Let’s face it: there are a lot of problems in this world. The gap between the “have’s” and the “have-not’s” gets wider and wider each day. A ride on the U.S. stock market now feels like a poorly designed attraction on Roller Coaster Tycoon. Christina Aguilera is somehow still situated in the Billboard Top 5, though her clothes cannot be located. Wars with foreign nations loom over the horizon like the Dread Pirate Roberts. It is at times like these that the peoples of the world look anywhere and everywhere for answers. Luckily, working in my top-secret crime lab (located conveniently at the pub just around the corner), I have stumbled across the one thing that can solve all of the problems that look us in the face and try to punch us in the mouth: stretching.

Now I know what you’re saying. “Ben, how could something so simple as stretching really be the guiding light? Why are you so fucking stupid?” First, we don’t know each other well enough for you to call me by my first name. Mr. Birken, Reverend Birken, El Birko, or His Royal Fucking Birkness will do just fine. Second, you haven’t even read the damn article yet. Can’t you hold off judgment for two or three measly paragraphs? Jeez. I hate when you do that.

Ok, so how can stretching be the panacea that cures the world’s ills? I can’t answer that question because I don’t know what a panacea is. It sounds good though. But I do know that stretching has a few incredibly positive aspects that at this point certainly can’t hurt. Let’s examine them in a way that not only tells us what they are, but also lets me use the list function on my word processor:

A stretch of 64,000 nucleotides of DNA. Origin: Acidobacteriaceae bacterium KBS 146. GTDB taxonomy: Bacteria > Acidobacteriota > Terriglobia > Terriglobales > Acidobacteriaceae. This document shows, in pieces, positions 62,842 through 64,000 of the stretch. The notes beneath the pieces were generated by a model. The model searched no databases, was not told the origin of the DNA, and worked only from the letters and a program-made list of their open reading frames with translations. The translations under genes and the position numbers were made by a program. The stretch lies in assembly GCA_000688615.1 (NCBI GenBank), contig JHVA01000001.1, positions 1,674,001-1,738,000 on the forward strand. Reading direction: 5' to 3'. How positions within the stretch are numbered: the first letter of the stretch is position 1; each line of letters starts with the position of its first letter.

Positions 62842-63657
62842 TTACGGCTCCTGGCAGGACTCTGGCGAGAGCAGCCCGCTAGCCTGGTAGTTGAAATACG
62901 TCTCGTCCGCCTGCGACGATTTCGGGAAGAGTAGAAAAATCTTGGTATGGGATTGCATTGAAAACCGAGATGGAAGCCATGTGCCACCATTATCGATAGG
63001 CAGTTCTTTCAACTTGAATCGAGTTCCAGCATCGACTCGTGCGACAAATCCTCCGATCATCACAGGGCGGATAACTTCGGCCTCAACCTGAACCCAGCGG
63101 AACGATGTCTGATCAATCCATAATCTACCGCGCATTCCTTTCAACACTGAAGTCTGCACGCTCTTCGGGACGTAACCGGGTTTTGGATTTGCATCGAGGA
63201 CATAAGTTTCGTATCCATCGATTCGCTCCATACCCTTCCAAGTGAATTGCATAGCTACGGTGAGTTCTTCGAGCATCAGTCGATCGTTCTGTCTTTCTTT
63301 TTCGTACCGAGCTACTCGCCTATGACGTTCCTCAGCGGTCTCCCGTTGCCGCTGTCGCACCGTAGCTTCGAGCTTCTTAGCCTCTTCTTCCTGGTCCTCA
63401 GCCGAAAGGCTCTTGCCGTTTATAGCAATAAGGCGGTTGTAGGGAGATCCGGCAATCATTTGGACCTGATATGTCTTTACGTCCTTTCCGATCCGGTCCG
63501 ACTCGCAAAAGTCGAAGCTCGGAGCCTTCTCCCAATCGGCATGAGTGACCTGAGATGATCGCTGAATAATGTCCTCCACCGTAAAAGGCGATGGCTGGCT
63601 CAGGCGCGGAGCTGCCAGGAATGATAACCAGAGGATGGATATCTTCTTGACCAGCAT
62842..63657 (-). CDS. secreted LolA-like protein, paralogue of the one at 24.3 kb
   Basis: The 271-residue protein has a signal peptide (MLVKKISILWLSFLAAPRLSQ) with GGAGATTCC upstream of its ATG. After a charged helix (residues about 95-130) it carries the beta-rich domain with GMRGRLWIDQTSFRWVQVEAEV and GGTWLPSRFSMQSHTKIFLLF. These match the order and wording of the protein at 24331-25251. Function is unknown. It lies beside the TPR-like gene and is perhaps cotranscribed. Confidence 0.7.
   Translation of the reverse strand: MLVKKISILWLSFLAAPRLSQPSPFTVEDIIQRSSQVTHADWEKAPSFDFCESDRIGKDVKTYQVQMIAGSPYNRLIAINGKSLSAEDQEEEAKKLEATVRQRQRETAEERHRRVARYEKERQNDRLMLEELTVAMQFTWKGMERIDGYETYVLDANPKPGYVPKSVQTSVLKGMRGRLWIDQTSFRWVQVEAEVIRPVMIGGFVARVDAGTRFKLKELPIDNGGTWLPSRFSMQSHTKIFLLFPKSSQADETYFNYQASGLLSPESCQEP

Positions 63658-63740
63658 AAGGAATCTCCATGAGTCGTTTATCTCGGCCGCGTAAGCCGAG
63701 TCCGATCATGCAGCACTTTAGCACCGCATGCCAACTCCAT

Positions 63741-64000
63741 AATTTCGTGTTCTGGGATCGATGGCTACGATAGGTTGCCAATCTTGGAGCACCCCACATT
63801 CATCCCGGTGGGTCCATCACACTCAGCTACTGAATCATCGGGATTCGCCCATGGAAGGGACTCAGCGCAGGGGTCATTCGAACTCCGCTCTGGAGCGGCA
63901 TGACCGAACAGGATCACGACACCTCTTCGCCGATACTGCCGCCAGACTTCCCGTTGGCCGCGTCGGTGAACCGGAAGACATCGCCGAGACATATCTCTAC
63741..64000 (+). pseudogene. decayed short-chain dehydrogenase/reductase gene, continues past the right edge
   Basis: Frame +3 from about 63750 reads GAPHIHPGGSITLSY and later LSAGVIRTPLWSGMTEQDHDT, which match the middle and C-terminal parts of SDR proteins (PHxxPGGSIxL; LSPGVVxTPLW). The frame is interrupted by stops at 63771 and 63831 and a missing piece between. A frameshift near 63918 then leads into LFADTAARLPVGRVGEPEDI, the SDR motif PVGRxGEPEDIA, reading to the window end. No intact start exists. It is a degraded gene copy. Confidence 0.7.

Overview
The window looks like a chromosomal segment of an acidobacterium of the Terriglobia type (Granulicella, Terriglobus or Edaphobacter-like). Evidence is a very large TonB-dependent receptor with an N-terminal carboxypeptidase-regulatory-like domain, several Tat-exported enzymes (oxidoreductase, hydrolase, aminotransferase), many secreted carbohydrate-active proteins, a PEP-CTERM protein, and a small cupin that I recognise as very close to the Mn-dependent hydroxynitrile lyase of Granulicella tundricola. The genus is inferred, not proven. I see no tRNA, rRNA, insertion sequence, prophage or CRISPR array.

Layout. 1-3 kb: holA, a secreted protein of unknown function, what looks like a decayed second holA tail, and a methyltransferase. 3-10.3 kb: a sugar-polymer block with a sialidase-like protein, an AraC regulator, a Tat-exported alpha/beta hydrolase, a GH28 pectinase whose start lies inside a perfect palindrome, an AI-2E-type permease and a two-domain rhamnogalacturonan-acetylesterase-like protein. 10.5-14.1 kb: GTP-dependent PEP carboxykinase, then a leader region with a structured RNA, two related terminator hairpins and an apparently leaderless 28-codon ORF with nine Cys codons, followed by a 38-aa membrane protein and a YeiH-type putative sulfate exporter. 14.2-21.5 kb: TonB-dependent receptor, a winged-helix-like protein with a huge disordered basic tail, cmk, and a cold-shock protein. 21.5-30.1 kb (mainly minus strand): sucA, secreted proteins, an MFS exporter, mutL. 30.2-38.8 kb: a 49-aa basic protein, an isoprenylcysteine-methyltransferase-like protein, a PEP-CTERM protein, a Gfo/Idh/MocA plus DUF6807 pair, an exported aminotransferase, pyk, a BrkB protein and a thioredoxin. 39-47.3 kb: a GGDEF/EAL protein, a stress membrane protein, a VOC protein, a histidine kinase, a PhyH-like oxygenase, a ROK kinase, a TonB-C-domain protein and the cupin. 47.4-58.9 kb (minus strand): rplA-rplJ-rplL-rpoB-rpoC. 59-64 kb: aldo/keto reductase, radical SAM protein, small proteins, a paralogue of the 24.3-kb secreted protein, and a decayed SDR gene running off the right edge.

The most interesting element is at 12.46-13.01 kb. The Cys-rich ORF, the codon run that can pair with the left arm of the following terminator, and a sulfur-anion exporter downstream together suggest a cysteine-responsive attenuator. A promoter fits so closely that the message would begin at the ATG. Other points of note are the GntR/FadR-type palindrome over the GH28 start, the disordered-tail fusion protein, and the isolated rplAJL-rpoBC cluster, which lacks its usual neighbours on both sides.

1. Improving Performance: who wouldn’t want this? North Korea could progress from its Foraging-for Roots-and-Grass eating program. Mexico could improve the soundness of its currency. Great Britain could finally score a better time in the 100-m dash.
  2. Preventing Injury: if Russia had stretched before adopting a market-based economy instead of jumping right in, she wouldn’t have pulled her hamstrings.
  3. Improving Coordination: when is the last time you saw Brazil able to touch her toes, Ireland walk a straight line, or New Zealand skip without falling down?
  4. Promoting Joint Elasticity: if all the joints in the world could last for days instead of just a few minutes, don’t you think we would be a happier, more relaxed world? We would probably eat more beef jerky and peanut butter cups, but I think that’s a sufficient opportunity cost.
  5. Enhancing Posture and Movement: yes.

One thing this list fails to mention is the social aspect of group stretching. Nothing diffuses a tense situation like seeing someone elses train to pull their foot over their head. Their face gets flushed, they start sweating, various veins begin pulsing on their foreheads…in short, it’s a lot like your first dance with a girl. If all the members and delegations of the UN stretched before their debates, we would see fewer injuries and more compromises. I would also finally be able to get decent work as an exercise physiologist. So please, be a dear and support your local chapter of the Coalition For Creating Knowledgeable Stretchers.